The food industry is facing one of its biggest threats in years. It's not rising commodity prices. Or plastic bags. Brace yourselves... we're running out of honey bees.
Beekeepers have warned disease could wipe out most of the UK's honey bees in 10 years unless research is done to find treatments. But Defra has turned down a request to put £8m towards finding a solution.
Investing £8m so that Mrs Bogof can continue to eat honey on toast and stick two fingers up to Whitehall's Nutrient Profiling Model, which categorises honey with alcopops and arsenic, seemed money well spent. But there's a better reason why we should put bees on the NHS. They contribute £165m a year to the economy through pollination of fruit trees, field beans and other crops.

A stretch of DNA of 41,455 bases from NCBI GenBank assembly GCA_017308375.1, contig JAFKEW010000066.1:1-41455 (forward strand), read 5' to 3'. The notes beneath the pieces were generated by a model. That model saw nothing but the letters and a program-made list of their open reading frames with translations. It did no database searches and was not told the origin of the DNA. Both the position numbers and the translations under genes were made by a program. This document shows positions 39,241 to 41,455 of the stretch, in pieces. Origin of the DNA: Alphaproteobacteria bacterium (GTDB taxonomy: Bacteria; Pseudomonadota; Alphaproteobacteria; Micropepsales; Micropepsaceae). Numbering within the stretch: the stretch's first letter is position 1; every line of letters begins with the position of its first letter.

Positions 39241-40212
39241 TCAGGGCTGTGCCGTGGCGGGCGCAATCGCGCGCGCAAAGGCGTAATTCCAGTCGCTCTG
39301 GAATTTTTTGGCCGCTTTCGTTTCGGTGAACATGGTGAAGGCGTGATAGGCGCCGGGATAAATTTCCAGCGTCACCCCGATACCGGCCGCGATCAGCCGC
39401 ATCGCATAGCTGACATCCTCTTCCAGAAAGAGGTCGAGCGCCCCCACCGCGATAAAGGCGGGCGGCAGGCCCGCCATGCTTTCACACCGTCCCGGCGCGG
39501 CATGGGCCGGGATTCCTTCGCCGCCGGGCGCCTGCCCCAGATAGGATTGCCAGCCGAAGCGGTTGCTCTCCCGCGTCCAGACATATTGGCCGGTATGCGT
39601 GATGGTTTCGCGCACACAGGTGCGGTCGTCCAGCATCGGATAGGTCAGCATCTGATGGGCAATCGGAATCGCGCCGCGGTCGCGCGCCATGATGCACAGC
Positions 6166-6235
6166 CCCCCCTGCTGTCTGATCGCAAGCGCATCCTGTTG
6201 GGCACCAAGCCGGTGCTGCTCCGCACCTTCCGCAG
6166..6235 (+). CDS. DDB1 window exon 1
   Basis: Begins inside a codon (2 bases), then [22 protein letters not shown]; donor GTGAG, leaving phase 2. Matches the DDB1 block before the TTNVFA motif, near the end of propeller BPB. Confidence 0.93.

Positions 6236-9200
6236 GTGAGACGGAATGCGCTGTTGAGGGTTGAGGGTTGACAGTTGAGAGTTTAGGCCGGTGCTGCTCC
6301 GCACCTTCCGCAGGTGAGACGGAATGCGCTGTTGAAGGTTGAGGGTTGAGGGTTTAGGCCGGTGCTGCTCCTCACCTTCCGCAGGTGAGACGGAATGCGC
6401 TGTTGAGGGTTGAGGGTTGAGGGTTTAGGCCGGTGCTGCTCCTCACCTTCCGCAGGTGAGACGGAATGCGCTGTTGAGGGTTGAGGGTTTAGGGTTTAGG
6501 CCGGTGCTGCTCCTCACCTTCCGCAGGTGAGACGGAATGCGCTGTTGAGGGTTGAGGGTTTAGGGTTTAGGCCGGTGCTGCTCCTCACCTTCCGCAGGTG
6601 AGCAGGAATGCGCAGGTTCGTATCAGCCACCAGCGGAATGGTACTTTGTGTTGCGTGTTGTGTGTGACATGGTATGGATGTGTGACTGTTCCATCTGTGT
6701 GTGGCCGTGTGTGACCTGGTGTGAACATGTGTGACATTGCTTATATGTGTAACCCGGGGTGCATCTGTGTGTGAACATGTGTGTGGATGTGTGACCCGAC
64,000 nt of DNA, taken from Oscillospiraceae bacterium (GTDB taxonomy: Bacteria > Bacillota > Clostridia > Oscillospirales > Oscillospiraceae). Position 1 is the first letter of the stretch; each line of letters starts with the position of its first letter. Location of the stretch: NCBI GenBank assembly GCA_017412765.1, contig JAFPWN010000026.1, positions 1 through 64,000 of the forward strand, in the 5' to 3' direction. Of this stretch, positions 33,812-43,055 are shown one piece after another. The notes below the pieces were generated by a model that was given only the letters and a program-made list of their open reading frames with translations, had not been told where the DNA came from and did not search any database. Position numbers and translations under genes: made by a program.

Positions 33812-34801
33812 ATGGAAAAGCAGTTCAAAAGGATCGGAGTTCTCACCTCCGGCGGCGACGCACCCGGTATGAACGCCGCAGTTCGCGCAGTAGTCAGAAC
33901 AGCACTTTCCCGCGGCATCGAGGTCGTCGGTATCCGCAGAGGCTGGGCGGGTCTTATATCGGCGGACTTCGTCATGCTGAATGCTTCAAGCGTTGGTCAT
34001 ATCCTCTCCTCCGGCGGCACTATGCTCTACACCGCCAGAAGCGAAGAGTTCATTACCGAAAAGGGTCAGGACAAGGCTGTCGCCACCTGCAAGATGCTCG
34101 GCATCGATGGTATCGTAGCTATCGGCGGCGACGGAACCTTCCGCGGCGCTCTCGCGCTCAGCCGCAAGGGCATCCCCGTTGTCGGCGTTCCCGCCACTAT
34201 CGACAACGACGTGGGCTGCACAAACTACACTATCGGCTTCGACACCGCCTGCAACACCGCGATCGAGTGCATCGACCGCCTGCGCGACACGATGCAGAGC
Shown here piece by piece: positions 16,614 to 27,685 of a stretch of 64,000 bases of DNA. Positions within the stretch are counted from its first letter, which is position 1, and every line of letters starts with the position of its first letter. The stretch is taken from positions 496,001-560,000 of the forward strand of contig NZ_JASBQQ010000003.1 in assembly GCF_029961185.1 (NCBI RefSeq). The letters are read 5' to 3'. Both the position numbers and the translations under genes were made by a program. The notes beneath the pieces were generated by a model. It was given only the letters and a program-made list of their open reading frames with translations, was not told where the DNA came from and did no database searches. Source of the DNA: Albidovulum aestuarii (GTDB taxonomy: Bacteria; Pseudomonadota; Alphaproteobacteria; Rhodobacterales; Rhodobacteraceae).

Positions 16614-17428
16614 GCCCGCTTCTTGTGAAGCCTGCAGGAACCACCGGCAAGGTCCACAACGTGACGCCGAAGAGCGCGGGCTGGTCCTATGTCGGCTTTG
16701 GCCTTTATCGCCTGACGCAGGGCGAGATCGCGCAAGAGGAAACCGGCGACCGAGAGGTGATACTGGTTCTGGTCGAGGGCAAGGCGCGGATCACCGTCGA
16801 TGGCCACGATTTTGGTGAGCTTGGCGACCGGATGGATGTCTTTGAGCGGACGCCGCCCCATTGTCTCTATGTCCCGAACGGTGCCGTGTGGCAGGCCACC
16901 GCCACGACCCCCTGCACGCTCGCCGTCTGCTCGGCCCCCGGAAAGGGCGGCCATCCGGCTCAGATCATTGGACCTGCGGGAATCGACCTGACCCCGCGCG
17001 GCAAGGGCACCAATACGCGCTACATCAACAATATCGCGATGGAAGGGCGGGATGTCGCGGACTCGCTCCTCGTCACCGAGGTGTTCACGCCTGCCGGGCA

Defra looks especially mean since pollination is "free", according to Tim Lovett, president of the British Beekeeping Association. "Over five years that raises £800m," he says. "We are asking for £8m to save our bees. That's 1% of the money our bees generate." I suggest Lovett and co hold the bees to ransom and charge a daily fee for pollination. Defra will then back down, surely. Either that or it will have to ship in bees from Poland to do the job more cheaply.